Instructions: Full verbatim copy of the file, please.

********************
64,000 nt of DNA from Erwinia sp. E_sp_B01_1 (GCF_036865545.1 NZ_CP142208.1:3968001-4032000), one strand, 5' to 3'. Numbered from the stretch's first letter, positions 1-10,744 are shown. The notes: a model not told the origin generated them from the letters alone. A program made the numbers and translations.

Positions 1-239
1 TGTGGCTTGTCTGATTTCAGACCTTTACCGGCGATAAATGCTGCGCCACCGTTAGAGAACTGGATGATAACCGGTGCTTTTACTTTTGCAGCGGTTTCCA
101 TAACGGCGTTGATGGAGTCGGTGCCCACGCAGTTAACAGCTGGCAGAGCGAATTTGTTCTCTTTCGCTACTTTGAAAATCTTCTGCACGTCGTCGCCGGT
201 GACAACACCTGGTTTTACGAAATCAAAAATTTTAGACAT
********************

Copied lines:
64,000 nt of DNA from Erwinia sp. E_sp_B01_1 (GCF_036865545.1 NZ_CP142208.1:3968001-4032000), one strand, 5' to 3'. Numbered from the stretch's first letter, positions 1-10,744 are shown. The notes: a model not told the origin generated them from the letters alone. A program made the numbers and translations.

Positions 1-239
1 TGTGGCTTGTCTGATTTCAGACCTTTACCGGCGATAAATGCTGCGCCACCGTTAGAGAACTGGATGATAACCGGTGCTTTTACTTTTGCAGCGGTTTCCA
101 TAACGGCGTTGATGGAGTCGGTGCCCACGCAGTTAACAGCTGGCAGAGCGAATTTGTTCTCTTTCGCTACTTTGAAAATCTTCTGCACGTCGTCGCCGGT
201 GACAACACCTGGTTTTACGAAATCAAAAATTTTAGACAT